1. Genetic disorders: Epidermolysis bullosa, congenital onychodysplasia of index finger, Racket nail, Dolichonychia, ichthyosis, incontinentia-pigmenti, acrodermatitis enteropathica.
2. Nail changes in infections: Various fungal, bacteria, viral, spirochete, yeast, HIV infection, leprosy may affect the nail.
3. Nail changes in dermatological conditions: Lichen planus, psoriasis, eczema, alopecia areata, vitiligo and pemphigus vulgaris.
4. Nails in systemic conditions: – Cardiovascular diseases. – Impaired peripheral circulation. – Renal diseases: nephrotic syndrome. – Respiratory diseases: tubercular empyema. – Endocrine disorder: hypothyroid, hyperthyroid, diabetes mellitus. – Gastrointestinal and hepatic disorders.
5. Nail deformities due to trauma: Nail biting, nail picking, habit-tic deformity, Heller’s dystrophy, hang nails and ill fitting shoes.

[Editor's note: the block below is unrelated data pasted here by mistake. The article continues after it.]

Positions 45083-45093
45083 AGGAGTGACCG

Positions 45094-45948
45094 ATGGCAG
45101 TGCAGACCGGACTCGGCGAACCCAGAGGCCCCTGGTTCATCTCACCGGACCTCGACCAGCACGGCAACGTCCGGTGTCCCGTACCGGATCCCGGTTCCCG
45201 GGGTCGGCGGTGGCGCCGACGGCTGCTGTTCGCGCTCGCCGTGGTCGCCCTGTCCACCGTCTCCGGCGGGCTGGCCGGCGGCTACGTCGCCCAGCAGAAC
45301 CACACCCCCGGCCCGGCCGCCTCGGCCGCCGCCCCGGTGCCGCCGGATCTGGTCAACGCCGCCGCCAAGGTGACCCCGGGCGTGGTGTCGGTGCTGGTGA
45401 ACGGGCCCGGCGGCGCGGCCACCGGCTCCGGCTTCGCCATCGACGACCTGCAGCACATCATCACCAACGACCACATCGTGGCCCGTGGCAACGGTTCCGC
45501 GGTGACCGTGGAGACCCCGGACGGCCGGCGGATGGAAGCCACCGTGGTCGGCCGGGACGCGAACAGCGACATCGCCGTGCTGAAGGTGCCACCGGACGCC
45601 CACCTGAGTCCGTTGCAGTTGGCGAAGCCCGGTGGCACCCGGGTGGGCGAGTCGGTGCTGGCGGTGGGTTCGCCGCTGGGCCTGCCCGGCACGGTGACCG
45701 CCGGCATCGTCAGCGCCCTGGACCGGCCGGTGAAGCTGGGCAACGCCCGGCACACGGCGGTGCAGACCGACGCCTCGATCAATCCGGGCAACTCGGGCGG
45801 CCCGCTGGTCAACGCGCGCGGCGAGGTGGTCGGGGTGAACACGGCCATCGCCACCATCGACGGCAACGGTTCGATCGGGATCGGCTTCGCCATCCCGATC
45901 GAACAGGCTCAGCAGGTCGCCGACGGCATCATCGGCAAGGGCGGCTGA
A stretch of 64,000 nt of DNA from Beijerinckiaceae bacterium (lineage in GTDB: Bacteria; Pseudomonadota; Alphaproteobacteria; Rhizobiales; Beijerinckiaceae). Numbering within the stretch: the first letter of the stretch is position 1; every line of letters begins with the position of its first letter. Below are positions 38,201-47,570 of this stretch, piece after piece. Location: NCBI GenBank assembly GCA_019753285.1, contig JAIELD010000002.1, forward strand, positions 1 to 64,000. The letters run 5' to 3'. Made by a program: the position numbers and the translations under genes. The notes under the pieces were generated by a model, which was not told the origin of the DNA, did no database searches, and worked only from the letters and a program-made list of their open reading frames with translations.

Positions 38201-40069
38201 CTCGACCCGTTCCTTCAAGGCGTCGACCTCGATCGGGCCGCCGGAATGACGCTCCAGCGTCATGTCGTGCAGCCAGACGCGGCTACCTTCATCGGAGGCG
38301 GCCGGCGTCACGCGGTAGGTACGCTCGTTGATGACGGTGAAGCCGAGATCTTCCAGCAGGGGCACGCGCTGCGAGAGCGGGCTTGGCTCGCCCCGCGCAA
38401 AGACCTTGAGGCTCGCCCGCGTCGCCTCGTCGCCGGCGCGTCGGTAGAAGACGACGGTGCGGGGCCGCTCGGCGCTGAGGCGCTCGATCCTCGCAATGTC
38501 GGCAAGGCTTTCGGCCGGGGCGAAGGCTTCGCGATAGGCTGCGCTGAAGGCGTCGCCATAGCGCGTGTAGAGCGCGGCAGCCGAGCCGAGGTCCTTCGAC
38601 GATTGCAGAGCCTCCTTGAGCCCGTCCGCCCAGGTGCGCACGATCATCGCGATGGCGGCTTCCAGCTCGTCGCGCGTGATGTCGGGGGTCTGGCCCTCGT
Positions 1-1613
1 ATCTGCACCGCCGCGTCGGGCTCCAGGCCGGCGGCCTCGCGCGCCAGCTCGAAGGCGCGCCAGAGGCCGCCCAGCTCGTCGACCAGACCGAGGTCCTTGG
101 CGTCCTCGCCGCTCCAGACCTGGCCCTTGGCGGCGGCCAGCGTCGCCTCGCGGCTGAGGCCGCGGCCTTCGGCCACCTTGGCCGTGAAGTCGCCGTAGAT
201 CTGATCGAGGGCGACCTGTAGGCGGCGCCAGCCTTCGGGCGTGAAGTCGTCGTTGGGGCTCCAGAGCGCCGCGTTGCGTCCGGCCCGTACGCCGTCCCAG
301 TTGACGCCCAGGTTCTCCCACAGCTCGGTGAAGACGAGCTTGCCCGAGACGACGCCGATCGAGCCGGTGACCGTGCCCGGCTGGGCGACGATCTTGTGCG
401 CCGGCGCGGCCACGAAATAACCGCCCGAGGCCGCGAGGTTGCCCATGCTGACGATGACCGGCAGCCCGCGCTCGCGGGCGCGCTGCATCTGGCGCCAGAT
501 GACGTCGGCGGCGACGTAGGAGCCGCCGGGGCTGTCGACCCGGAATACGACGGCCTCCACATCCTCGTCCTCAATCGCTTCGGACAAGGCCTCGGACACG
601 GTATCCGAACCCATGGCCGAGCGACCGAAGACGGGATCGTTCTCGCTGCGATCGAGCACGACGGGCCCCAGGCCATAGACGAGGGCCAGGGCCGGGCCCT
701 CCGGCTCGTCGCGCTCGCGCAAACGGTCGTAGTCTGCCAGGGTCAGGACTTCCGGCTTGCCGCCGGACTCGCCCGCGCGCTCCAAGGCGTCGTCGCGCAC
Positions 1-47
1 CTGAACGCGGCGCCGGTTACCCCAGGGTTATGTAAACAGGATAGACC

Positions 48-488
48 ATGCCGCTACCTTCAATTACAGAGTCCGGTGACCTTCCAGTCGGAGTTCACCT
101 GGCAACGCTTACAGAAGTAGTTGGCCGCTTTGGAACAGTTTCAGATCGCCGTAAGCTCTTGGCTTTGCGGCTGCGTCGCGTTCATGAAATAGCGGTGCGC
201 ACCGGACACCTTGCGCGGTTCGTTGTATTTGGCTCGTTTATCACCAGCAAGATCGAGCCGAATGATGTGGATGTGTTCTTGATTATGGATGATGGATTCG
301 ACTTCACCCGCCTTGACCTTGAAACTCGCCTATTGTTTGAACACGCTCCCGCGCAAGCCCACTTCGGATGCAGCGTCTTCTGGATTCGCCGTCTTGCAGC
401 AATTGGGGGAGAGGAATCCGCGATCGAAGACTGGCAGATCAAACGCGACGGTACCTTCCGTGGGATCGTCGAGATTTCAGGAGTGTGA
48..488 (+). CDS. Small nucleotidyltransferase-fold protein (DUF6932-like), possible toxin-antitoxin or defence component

6. Occupational nail changes: Rickshaw pullers, housemaids.
7. Neoplasm of nails: Benign: like glomus tumour, myxoid cyst, periungual fibroma. Malignant: Malignant melanoma and squamous cell carcinoma.
8. Drug induced nail changes.
9. Cosmetics induced nail changes.
10. Nail changes in: Children, elderly, pregnancy. 
To study the abnormal nail changes in patients coming to the Department of Dermatology.
Material and Methods
For the present study, 500 patients with nail changes coming for various dermatological conditions was selected from the Department of Dermatology. A detailed clinical history regarding onset, duration and associated symptoms was asked. A thorough systemic and dermatological examination was conducted and all details were recorded on a special proforma. Routine investigations like Hb, TLC, DLC, ESR, platelet count, urine complete examination, blood urea, and serum creatinine were carried out to confirm the diagnosis. Special investigations like nail clipping for bacteriological and fungal infection, nail biopsy and skin biopsy were carried out whenever required.
The data was collected, analysed and the following results were obtained.
I. Age Distribution
The above table shows that maximum number of patients with nail changes (40%) were in the age group of 21-40 years, followed by 30% in the age group of 41-60 years, 20% were less than 20 years and 10% were in the age group 61-80 years.